|Birth Place||United Kingdom: England, Merseyside, Liverpool|
|Service||Australian Imperial Force|
|Unit||19th Australian Infantry Battalion|
|Conflict/Operation||First World War, 1914-1918|
Private Charles Harold Breckell
Charles Harold Breckell was born on 30 September 1893 in Liverpool, England, one of ten children born to John Adam Breckell and Sarah Breckell (née Garner). John worked as a house painter and Charles took up work as a shipping clerk while living at home.
When he was 20, Charles immigrated to Australia and worked as an apprentice orchardist. For three years he had served in the Territorial Force, the volunteer reserve component of the British Army, with the 2nd West Lancashire Field Ambulance, Royal Army Medical Corps (RAMC). On 25 July 1915, Charles enlisted with the Australian Imperial Force (AIF) at Liverpool, NSW, and joined the 19th Infantry Battalion as a private, service number 2583. Charles and the other reinforcements embarked from Sydney aboard HMAT Euripides on 2 November 1915.
After further training in Egypt, the battalion went to France in late March 1916. On 6 May 1916 Charles was wounded in action with a slight bullet or shrapnel wound to his hand. The battalion was in the fighting around Pozièeres in July and August 1916 before being rested in Belgium.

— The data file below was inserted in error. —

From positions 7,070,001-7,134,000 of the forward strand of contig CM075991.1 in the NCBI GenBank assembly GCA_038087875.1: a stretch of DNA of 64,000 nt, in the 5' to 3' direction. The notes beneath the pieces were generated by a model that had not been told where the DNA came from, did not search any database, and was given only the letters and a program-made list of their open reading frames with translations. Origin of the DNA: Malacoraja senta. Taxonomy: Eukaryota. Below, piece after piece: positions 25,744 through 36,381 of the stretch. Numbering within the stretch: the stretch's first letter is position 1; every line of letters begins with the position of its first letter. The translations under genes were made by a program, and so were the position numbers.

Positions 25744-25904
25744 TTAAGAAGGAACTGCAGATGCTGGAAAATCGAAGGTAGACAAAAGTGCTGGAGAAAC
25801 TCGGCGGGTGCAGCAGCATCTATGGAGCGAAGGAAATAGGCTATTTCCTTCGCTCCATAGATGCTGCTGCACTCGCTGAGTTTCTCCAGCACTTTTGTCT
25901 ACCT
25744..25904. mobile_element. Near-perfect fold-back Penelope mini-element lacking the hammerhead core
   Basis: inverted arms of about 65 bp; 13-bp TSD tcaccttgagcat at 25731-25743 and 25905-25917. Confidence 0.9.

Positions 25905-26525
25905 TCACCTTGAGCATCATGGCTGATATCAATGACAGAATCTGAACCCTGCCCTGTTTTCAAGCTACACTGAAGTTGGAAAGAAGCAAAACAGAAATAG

Starting on 14 November 1916 the battalion took part in an attack near Flers in conditions that Charles Bean described as “the worst ever known to the First AIF”. In the morass of mud, the 19th Battalion and part of the 5th Northumberland Fusiliers took and consolidated part of the German front line, suffering casualties of 12 officers and 369 other ranks. Charles Breckell, serving with C Company, went missing. Sergeant William Huxley recalled what he saw of Charles during the attack:
“We got across to the German front line all right. Arrived there, a small party went on to the second line. He volunteered to carry bombs. I saw him go. That is the last known of him. The party he was carrying for was driven back. It is believed he must have been killed either in going to the party or lost his way. I enquired of the party but they did not see him. He did not reach them.”
Charles’ body was later found and buried at Warlencourt British Cemetery. He was 23 years old. The following year, on 22 August 1917, Charles’s 27-year-old brother Harry was killed in action while serving with the 44th Field Ambulance, RAMC.